"I thought of that. I thought of a lot explanations, only none of them fit. Living in an apartment you hear things, you get to know your neighbors' patterns and habits. I never heard his shower run. Never heard a television. Never heard him in the other rooms. Nothing.
"I walked upstairs with the envelope. I was about to knock when the door opened and I stood face to face with a squat, five-foot-four toad-like guy with no neck. He made Boris Karloff look handsome.
"He grinned at me. His smile stretched his thin lips and frog face wide. Then he laughed.
"Come in please, I am Albec Kosov." His thick European accent sounded Romanian or Slovakian.
"I stepped inside. Heavy blinds were permanently fastened to the window. The ugly brown carpet had been ripped up, exposing the hardwood floors. A large, overstuffed emerald green sofa was pushed against one wall, and shelves and shelves of books covered the walls. The dark apartment smelled like exotic incense. Candles, some lit, some unlit, stood everywhere.
"I hope I didn't startle you. Would you care for a drink Charlie? I have wine, a beer perhaps?" He stared at me with his bulging, frog-like eyes. For a second, I thought they glowed. Then I blinked and they looked normal again.
"Uh, sure," I muttered.
"Kosov handed me a crystal glass of thick, red wine. I stood there, too fascinated to refuse. What the hell was I doing?
""I suppose you're wondering how I know your name." He walked to the couch and motioned for me to sit down. That's when I heard it, the boots on wood. The sound snapped me out of my trance. I watched his black leather boots cross the floor. Kosov caught me staring at his feet.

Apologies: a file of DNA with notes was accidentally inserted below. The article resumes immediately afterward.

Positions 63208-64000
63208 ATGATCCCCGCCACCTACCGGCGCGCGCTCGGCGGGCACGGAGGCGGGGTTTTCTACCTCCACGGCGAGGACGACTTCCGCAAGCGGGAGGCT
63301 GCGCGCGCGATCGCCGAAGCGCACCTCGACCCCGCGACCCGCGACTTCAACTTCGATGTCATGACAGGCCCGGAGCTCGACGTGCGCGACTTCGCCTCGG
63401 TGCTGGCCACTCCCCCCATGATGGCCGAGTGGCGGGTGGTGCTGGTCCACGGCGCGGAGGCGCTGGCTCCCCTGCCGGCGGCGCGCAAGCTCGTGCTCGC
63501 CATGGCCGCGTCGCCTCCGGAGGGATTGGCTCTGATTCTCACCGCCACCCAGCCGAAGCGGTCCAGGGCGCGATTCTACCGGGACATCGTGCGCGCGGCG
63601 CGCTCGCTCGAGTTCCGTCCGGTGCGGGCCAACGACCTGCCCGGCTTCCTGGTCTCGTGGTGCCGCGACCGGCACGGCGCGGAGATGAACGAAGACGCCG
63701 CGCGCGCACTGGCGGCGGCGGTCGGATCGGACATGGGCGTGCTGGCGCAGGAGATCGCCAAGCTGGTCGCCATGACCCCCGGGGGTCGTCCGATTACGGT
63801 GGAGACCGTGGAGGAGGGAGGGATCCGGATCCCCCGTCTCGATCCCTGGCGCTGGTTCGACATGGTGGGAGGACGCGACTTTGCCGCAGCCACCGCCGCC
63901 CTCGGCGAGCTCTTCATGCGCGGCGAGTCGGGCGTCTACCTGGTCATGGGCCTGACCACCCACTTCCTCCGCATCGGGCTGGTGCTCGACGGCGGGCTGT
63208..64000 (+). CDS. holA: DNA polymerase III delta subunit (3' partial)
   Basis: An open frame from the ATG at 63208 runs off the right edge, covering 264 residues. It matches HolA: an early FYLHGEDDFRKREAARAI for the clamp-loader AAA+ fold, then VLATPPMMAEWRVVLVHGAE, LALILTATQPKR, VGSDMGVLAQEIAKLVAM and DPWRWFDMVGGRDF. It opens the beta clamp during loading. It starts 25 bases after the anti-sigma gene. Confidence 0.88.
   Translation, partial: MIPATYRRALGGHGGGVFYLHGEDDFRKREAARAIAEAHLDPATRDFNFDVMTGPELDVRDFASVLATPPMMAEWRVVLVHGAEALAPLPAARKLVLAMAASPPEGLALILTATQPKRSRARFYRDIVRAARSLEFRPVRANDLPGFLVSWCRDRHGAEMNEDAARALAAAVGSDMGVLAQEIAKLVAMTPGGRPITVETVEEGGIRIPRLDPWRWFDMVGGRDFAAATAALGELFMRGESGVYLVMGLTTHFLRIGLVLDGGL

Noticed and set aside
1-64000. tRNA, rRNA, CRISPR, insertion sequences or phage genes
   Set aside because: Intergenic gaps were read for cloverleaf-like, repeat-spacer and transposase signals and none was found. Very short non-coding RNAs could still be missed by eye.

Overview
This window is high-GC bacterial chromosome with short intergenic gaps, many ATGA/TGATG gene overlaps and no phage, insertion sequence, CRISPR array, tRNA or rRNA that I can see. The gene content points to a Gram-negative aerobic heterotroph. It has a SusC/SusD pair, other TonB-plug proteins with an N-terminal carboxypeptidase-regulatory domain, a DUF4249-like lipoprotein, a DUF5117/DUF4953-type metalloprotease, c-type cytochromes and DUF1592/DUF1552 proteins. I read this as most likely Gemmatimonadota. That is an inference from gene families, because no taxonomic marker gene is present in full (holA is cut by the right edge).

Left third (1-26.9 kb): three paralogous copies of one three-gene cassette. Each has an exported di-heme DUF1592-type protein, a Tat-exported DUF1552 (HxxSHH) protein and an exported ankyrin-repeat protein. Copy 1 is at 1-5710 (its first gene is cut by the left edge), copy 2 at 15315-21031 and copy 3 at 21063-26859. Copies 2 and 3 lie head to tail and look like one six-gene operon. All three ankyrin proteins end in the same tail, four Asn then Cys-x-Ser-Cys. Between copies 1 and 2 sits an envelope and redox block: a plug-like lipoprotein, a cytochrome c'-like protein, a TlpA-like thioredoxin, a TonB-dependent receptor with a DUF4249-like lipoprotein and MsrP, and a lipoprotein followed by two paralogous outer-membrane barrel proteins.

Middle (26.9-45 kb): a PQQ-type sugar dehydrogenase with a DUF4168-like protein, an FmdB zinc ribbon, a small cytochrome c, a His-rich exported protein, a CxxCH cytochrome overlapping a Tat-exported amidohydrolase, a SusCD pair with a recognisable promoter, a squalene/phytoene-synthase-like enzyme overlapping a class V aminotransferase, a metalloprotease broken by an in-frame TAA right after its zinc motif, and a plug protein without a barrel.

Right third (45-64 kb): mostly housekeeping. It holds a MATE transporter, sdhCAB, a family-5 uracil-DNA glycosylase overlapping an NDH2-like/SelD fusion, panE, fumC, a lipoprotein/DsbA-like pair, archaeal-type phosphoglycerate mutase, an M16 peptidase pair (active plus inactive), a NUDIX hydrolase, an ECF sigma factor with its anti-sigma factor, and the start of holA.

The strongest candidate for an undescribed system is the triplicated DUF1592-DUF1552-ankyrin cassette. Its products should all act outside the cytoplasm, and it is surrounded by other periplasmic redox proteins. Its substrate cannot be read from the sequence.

""Do you like your new apartment?" he asked.
""Yes, Mis…Mister Kosov," I stammereed.
""Please, it's Albec to you, Charlie." He sipped his drink. It looked different than mine. "Now, what brings you up here?"
"I was at a loss for words. Was I supposed to tell him I'd been creeping around and listening to him at night? I felt the heavy envelope in my sweaty hand. "I got some of your mail." I handed it to him. His thick, wide fingers touched mine as he took the package. His hands were damp and chilly. He muttered a phrase that wasn't in English. I sipped my bitter wine."Do you live alone?" he asked.
""Yes," I answered, then wished I'd lied. I looked around the apartment. The door was covered with locks. What the hell are those for? I thought.
""I have a collection of rare, antique books. I'm afraid someone might break in one day," Kosov answered.
"I looked at him, confused. How had he known? I shook my head. "How long have you lived here?"
""Twenty-five years, same apartment."
""Nearly as long as you've been living, Charlie Harrington."
"I gazed at him in the half-lit room. Something about the way he spoke, the way he knew things, terrified me.
""One would think a young man such as yourself, so new to this area, would find better things to do than to monitor the nightly activities of your upstairs neighbor."
"An icy chill passed over me. He knew. All this time, he knew. He had expected me. I didn't know what to do next. From out of nowhere a telephone rang. I jumped. A reprieve.
"Kosov set his glass down on the dark wood coffee table and excused himself. I waited until he had gone into another room and then lifted the glass. The drink smelled salty. Little bits of black pulp swirled around in it. A demented Bloody Mary, I thought. I studied the fluid again. Strange, yet familiar, it thickened and clotted along the side of the glass. Repulsed, I put it back down, only to look up and see Kosov watching me.
""My, we are curious, aren't we?" the frog-man chastised.
"I froze. What could I do?"
Mills refilled Charlie's glass and shook his head. "You mean to tell me the guy actually drank blood? That's how you found out he's a vampire?" He chuckled.
"No." Charlie played with the bar napkin in front of him. The red and black lettering spelled out 'Bela's Brewery.' "Kosov explained it to me.